Book Review: Seven Deadly Shadows by Courtney Alameda and Valynne E. Maetani

Seven Deadly Shadows

This is the first YA book I have read in a long time (at least a couple months). I have forgotten, honestly, the common tropes and style of writing found in young adult fantasy. But I picked this one up mostly because it is filled with Japanese mythology and I love learning about mythology in general. However, I had pretty mixed feelings about this book.

Release: Jan. 28, 2020

Page Count: 288

Format: Audiobook

Synopsis: Kira Fujikawa is a young high school student and outcast at her elite Japanese school, finding solace working at her grandfather’s Shinto shrine. But her life changes the night her grandfather is brutally murder by yokai demons attacking the shine to find an ancient artifact to help demon lord Shuten-doji bring unending darkness to the world. With the help of a half-fox named Shiro who works at her grandfather’s shrine, Kira must bring together seven ruthless shinigami (death gods) to stop the destruction of the world.”

(Mostly Non-Spoiler) Review

I am a sucker for Japanese mythology, and while you definitely don’t need to know anything about yokai and shinigami before going into this book, it definitely helps to have an interest in it. I loved the world-building, learning of a world hidden within our own where demons prowl at night and curses and nine-tailed foxes are real. However, despite how much I really liked the world, the characters, the pacing, and the plot was kind of a mess in this book. Kira was a pretty bland character who let the story and other characters guide her while making few decisions herself. The fights with the demons often felt repetitive and the story felt slow at the same time as being a lot crammed into under 300 pages. Certain ideas and concepts were brought in and then forgotten for the rest of the book. And even the world, while interesting, remained pretty vague (sticking to a soft magic system as opposed to a hard one), though I didn’t necessarily dislike this aspect. Basically, I enjoyed the book because of the world but I could never feel invested in the plot and characters.

Let me break down my thoughts a bit, since I just finished the book and my ideas are a bit jumbled right now.

Let’s talk characters first. Kira’s introduced in a scene where she is being bullied by a group of girls and she tries to stand up to them. She gets beat up, and heads home with her wounds to discover soon after the shrine is under attack. This is my main problem with her character. We don’t really have a chance to get to know her before the inciting incident, making everything she does seem like normal to us. When we are told she is courageous for fighting demons and standing up for herself later, I don’t see it as impactful or character growth because she started like that. I would have preferred if we had seen a day in the life where we got to know her and learned her weaknesses, so when she later overcame them we could be impressed. She certainly grew in physical skills by learning to fight, but she as a character never changed. You don’t need the main character to necessarily change for it to be a good book, but clearly the story wanted to make it seem like she changed but I never got that feeling.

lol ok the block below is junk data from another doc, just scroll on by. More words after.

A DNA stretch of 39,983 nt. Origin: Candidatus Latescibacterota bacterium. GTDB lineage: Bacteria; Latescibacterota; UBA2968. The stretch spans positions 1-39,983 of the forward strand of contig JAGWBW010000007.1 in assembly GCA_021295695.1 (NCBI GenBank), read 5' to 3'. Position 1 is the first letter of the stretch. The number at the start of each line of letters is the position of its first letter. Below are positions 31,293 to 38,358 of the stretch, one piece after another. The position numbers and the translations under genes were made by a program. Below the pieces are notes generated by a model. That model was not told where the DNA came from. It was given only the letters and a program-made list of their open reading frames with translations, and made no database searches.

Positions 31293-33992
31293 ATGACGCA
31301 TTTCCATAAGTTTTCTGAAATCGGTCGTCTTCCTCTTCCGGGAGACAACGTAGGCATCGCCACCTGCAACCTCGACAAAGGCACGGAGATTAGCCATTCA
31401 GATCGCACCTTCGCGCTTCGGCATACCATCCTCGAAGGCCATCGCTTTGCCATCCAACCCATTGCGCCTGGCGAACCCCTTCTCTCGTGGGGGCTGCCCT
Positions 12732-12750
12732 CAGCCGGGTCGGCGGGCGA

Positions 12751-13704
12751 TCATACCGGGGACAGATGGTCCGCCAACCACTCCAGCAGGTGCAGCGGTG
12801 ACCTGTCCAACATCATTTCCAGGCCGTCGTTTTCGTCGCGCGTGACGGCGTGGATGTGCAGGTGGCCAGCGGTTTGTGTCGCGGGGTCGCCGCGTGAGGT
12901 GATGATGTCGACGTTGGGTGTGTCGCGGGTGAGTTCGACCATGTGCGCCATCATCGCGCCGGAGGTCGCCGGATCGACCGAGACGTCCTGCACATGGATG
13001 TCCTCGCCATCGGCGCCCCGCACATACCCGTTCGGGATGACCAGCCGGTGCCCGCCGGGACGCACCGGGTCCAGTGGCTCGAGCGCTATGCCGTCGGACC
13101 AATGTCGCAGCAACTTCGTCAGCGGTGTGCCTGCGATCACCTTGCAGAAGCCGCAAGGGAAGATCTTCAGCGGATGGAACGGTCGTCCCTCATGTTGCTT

A lot of the other characters are pretty bland as well. Shiro, the main love interest, is kind of just there, supportive of Kira. Since they were already close before the book started, I never felt a connection to their romantic growth, because there wasn’t really any growth. I did like Shiro’s history, as he was raised by an adoptive demon mother and never really knew his real fox family, but it never really effected him as a character. Similarly, all the characters were kind of broken down to good and bad with little depth.

Second, the plot. Most of the plot follows Kira trying to find the shard the villain wants and to stop him by journeying around trying to find seven death gods to help in her cause. Meanwhile, she also trains to be a fighter. At the same time as going to school where Shiro joins her undercover (of course all the girls at school think he hot because…of course). At the same time she’d dealing with her strict family. At the same time dealing with drama with Shiro’s mother. If it sounds like a lot, it is for being under 300 pages. Because of this, most of the ideas and drama isn’t thoroughly examined.

The best way I can explain it is if an entire book series (or manga series, since this does feel a bit like a manga series in the format of a novel) is compacted into a two hour movie. You’d probably think it was rather bad, only shallowly examining most of the concepts the original took several books to examine. That’s how this book felt.

I don’t want to be too brutal on this novel, because despite its issues, I still enjoyed the world and setting. It is clear that the authors understood and researched Japanese culture to create characters to fit in that world (at least they read a lot of manga as research). If you are a fan of manga or anime, you’ll probably like this book more than I did.

In the end, I gave it three stars. It’s not a horrible book, but not an amazing book I would feel comfortable recommending to many readers.

Have you read or heard of this book? What are some book you like that examine Japanese (or any) mythology? Let me know your thoughts down in the comments, follow my blog for more musings and, as always,

Best wishes in your life full of adventure,

Madame Writer

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